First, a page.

With GDPR just around the corner, protecting a company against data loss is finally getting more serious. Office 365 is a great help in this, but only if it is configured correctly. Office 365 and an Azure subscription both come with Azure Active Directory preinstalled (??? 🤨). However, the default configuration is, ehm, interesting to say the least. Let me highlight what I think is the most often overlooked, yet most important switch you should flip immediately.
Users can consent to apps accessing company data on their behalf
🤨 Sooo what does this mean? I'll rephrase it:
All users can allow external, untrusted apps to access your company data on their behalf without your advance approval
😱 Wow, wait what? Hold on there, it can't be that bad, can it? Users can't possibly allow untrusted apps to access files on SharePoint Online or read the GAL? It appears there are numerous permissions an app can be delegated without administrator approval, amongst others:
Allright, enough with all the scaring! Quick note that eases the pain a little: each permission is of course limited to the elements the consenting user already has access to.
Even Microsoft notes this 'concerning'. Oh, no, hold on. Actually, it is phrased as follows: might initially sound concerning. How belittling!
To further understand what this all means, we should first talk a bit about how Azure Active Directory handles authorization, scopes, permissions, applications and service principles.
The great thing about Azure Active Directory is that is allows easy and secure integration between different apps. The most notable being the Office 365 apps: SharePoint Online, Exchange Online, Flow, etcetera. All these apps leverage AAD for authentication and authoration. Moreover, third party apps, such as SalesForce and your LOB-app can use too 🙌. Not much different from on-premises Active Directory right? Except, maybe, that is is connected to the INTERNET 😈. Connecting apps to AAD basically works the same as on-premises: the app needs an (service) account to connect to the directory so users can log on. SharePoint on-premises for example needs about 15 service accounts to allow for secure document storage. Yeah, silly SharePoint... In the cloud, each app uses at least one service or application principal to connect to Azure AD. SharePoint Online uses this principal: `57fb890c-0dab-4253-a5e0-7188c88b2bb4. These are registered automatically for Office 365. Others need to be added.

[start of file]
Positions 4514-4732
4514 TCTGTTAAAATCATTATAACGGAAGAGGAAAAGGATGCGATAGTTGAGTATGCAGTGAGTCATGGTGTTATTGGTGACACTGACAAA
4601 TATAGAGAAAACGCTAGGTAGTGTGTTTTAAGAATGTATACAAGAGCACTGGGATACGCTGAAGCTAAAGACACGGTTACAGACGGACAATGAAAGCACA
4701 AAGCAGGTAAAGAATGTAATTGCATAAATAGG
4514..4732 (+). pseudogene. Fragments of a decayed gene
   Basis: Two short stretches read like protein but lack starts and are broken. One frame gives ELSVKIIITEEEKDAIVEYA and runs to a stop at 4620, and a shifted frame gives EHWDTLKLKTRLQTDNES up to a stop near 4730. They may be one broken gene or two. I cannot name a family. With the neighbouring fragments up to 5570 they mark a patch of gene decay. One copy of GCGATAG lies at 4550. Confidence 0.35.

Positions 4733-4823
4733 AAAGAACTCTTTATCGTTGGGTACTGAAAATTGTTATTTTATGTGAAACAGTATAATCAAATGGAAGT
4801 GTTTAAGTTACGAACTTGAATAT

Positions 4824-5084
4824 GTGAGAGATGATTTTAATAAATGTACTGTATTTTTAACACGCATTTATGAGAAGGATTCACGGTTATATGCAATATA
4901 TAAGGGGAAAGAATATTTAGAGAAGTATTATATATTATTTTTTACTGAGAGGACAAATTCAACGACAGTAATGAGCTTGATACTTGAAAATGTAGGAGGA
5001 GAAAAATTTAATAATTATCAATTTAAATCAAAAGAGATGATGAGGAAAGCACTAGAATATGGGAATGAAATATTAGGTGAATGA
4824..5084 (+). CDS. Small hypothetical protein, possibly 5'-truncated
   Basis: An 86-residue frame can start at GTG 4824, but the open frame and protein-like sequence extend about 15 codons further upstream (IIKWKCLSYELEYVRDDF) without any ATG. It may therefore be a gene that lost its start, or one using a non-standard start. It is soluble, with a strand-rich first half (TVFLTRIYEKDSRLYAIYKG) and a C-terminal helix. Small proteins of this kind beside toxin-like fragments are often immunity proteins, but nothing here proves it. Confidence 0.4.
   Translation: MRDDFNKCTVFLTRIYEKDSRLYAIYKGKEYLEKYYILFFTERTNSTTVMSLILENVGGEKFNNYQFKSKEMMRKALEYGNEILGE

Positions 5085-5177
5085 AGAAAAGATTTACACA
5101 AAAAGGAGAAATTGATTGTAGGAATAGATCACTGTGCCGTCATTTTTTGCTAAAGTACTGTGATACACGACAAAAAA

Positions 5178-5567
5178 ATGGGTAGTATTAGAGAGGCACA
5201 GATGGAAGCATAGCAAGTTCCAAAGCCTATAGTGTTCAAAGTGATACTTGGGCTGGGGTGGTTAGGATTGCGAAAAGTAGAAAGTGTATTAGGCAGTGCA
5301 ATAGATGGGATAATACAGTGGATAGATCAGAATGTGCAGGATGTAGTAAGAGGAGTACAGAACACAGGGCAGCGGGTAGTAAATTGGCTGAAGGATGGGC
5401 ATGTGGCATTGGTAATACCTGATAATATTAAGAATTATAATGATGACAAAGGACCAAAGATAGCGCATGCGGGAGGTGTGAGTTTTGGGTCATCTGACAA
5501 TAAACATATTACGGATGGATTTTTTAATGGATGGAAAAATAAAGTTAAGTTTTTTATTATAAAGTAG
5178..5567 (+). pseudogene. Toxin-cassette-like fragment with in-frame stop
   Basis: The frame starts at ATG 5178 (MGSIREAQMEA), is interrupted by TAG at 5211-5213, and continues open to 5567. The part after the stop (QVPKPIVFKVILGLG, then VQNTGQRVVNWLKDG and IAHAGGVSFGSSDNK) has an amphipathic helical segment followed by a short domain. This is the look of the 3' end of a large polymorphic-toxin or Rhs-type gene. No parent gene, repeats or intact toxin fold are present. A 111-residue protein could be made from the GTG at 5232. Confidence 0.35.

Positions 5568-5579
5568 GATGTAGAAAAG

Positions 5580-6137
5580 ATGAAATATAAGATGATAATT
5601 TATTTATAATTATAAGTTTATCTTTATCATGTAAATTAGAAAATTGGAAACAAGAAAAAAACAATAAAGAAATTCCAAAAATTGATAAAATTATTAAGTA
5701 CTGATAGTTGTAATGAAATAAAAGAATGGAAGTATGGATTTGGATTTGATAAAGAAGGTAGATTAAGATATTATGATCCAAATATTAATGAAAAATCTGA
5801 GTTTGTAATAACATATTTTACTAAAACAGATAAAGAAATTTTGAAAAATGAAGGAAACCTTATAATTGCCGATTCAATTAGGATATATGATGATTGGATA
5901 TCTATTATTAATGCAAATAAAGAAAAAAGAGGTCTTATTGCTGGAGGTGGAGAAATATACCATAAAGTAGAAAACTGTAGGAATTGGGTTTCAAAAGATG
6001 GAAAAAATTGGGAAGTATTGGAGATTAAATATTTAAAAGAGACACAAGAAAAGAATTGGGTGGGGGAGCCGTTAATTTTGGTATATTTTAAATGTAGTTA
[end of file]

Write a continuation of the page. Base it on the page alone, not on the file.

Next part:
The service principals can be given fine-granulated permissions (scopes): read user profile, write e-mail, let the user sign in, and many many more. Most apps won't require much, but 'sign in and read user profile' is the bare minimum I suppose. All access is based on APIs which are all accessible through the app model: Windows Azure Active Directory API, Exchange Online API, Microsoft Graph, and a few more. The required permissions can be applicative or delegated, and may require admin preapproval. Consider the following three examples:
|Scenario||Scope||Permission type||Requires admin preapproval?|
|3rd party web application that users sign in to and allows them to save files to his/her OneDrive||Sign in, write OneDrive||Delegated||No|
|3rd party phone app where users can sign in and view all directory groups||Sign in, read all groups||Delegated||Yes|
|Azure Automation Job that analyzes audit log data||Read all audit log data||Application||Yes|
Simply put, interactive apps where users sign into require delegated permissions but may not require administrator approval. Whether or not an admin should preapprove access, depends on the required permission. Noninteractive (background) workloads always require that an administrator has granted access on behorehand. Just to be sure, in order to sign in, an account is needed. The app should have a service principal account. But who can add service principal accounts?
We have identified that some data in Azure Active Directory and Office 365 does not require preapproval by an administrator. All users and apps accessing Azure AD should have an account, respectively a user account or a service principal account.
By default, all users can add applications to the directory, as only long as the required scope does not include permissions that require admin pre-approval.
So when a user browses to a new, third party website that would like to read the user's mailbox, the user can allow that website to do so. Without approval. Without any guarantee it is an application that should be trusted. This will result in an application registration and/or service principal being created in Azure AD for that application.
If an application would like to access data that does require administrator approval, then the administrator should allow that first before any user can use that particular application.
Call me traditional, sceptic or suspicious, but I don't want any user to allow untrusted apps to access my directory. So I disable it. And so should you flip that switch. Users have difficulties distinguishing rogue applications from trusted applications. They shouldn't bear that burden.
I would have shown some awesome PowerShell here, but I can only show you some oldschool code because the new Azure AD module doesn't allow one to change it setting.
Set-MsolCompanySettings -UsersPermissionToUserConsentToAppEnabled $false